It was not easy for Carl Benz to market his Patent Motor Car – until the Frenchman Emile Roger from Paris set up the first sales outlet abroad. As a tag on the vehicle states, a Patent Motor Car Model III, which still exists today, was sent to England via Roger. It was probably built by Benz in 1888 and was showcased at the Isartor in Munich during the power and work machine exhibition. This vehicle is identical to the one that Bertha Benz and her sons traveled in on the world’s first long-distance automobile journey. It is the oldest Benz Patent Motor Car still in original condition and therefore the oldest Benz automotive. The vehicle now belongs to the Science Museum in London.

Technical specifications of the Benz Patent Motor Car Model III

Construction: open-top three wheeler

Engine: one-cylinder, four-stroke engine
Displacement: 1660 cm³ Output: 2.5 hp (1.8 kW) at 500 rpm
Carburetor: Benz surface carburetor
Valves: automatic intake valve, controlled exhaust valve
Cooling system: water/thermosiphon cooling system
Lubrication: drip-feed lubricator and grease cap
Ignition: electric high voltage buzzer ignition
Tank: 4.5 liters in the carburetor
Starter: turning the flywheel

Leather straps from the engine to the cone pulley, differential, 1 chain for each rear wheel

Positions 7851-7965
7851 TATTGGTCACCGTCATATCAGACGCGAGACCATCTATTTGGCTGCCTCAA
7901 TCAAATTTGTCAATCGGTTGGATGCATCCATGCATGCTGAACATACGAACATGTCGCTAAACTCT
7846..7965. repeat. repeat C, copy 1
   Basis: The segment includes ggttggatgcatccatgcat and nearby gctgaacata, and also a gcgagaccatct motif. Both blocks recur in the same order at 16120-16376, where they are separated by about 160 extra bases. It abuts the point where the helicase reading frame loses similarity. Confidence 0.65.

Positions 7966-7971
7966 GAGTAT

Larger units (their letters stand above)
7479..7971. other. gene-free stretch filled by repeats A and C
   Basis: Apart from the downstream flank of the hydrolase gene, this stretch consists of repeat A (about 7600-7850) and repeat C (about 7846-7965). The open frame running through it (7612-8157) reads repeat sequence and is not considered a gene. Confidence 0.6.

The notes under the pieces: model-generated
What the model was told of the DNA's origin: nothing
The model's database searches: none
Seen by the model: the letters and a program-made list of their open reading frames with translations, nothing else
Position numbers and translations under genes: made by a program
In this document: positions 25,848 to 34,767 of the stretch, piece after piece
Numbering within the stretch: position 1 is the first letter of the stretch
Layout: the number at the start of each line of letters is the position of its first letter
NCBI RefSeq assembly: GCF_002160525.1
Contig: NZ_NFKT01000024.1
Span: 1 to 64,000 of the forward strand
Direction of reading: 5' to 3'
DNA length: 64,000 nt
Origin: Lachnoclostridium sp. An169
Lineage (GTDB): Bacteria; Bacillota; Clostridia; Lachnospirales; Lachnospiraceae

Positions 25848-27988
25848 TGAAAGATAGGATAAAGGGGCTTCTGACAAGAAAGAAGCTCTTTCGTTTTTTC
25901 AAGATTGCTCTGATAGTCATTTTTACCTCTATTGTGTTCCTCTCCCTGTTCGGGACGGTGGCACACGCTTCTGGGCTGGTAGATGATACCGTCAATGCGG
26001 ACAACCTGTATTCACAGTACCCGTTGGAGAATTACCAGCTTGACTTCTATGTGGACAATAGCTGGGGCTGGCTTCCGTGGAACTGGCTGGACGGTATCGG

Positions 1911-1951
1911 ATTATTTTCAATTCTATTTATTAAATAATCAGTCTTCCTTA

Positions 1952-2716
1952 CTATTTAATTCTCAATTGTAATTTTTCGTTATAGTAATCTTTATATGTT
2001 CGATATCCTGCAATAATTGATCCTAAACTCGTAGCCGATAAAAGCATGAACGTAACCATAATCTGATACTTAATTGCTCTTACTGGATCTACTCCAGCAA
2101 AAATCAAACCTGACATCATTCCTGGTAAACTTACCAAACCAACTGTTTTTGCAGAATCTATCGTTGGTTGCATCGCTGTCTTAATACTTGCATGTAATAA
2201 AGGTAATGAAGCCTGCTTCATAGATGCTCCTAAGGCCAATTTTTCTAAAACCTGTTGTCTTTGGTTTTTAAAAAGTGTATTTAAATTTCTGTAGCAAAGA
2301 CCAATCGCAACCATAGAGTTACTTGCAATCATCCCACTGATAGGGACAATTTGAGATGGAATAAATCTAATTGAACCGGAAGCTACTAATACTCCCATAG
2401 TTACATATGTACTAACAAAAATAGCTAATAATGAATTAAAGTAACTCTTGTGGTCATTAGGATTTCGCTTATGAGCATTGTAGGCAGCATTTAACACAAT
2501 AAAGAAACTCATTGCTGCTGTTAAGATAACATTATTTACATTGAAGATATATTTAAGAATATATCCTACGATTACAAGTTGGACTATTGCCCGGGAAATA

Clutch: none
Gearbox: two-speed fixed disc, 2 forward gears
Gear changes: hand lever beneath the steering crank to push the strap between the discs

Frame: steel pipe
Front-wheel suspension: front wheel in control fork, without springs
Rear-wheel suspension: live axle, fully-elliptical springs
Steering: rack steering, steering crank in the center of the car
Hand brake: wooden shoe brake/rear tires
Footbrake: none
Lubrication: grease caps

General data
Dimensions: 2700 x 1400 x 1450 mm
Wheelbase: 1575 mm
Wheel track: rear 1250 mm
Wheels: wooden spokes, diameter, front: 800 mm, rear: 1125 mm
Tires: front: solid rubber or iron; rear: iron
Weight: 360 kg
V-max: 16 km/h
Fuel consumption: approx. 10 liters for every 100 kilometers

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GLK Configurator

The Car Configurator for the new GLK-Klasse is 'up and going' on . Take your time and configure your dream GLK by following the link displayed below:

Mercedes-Benz GLK-Klasse Configurator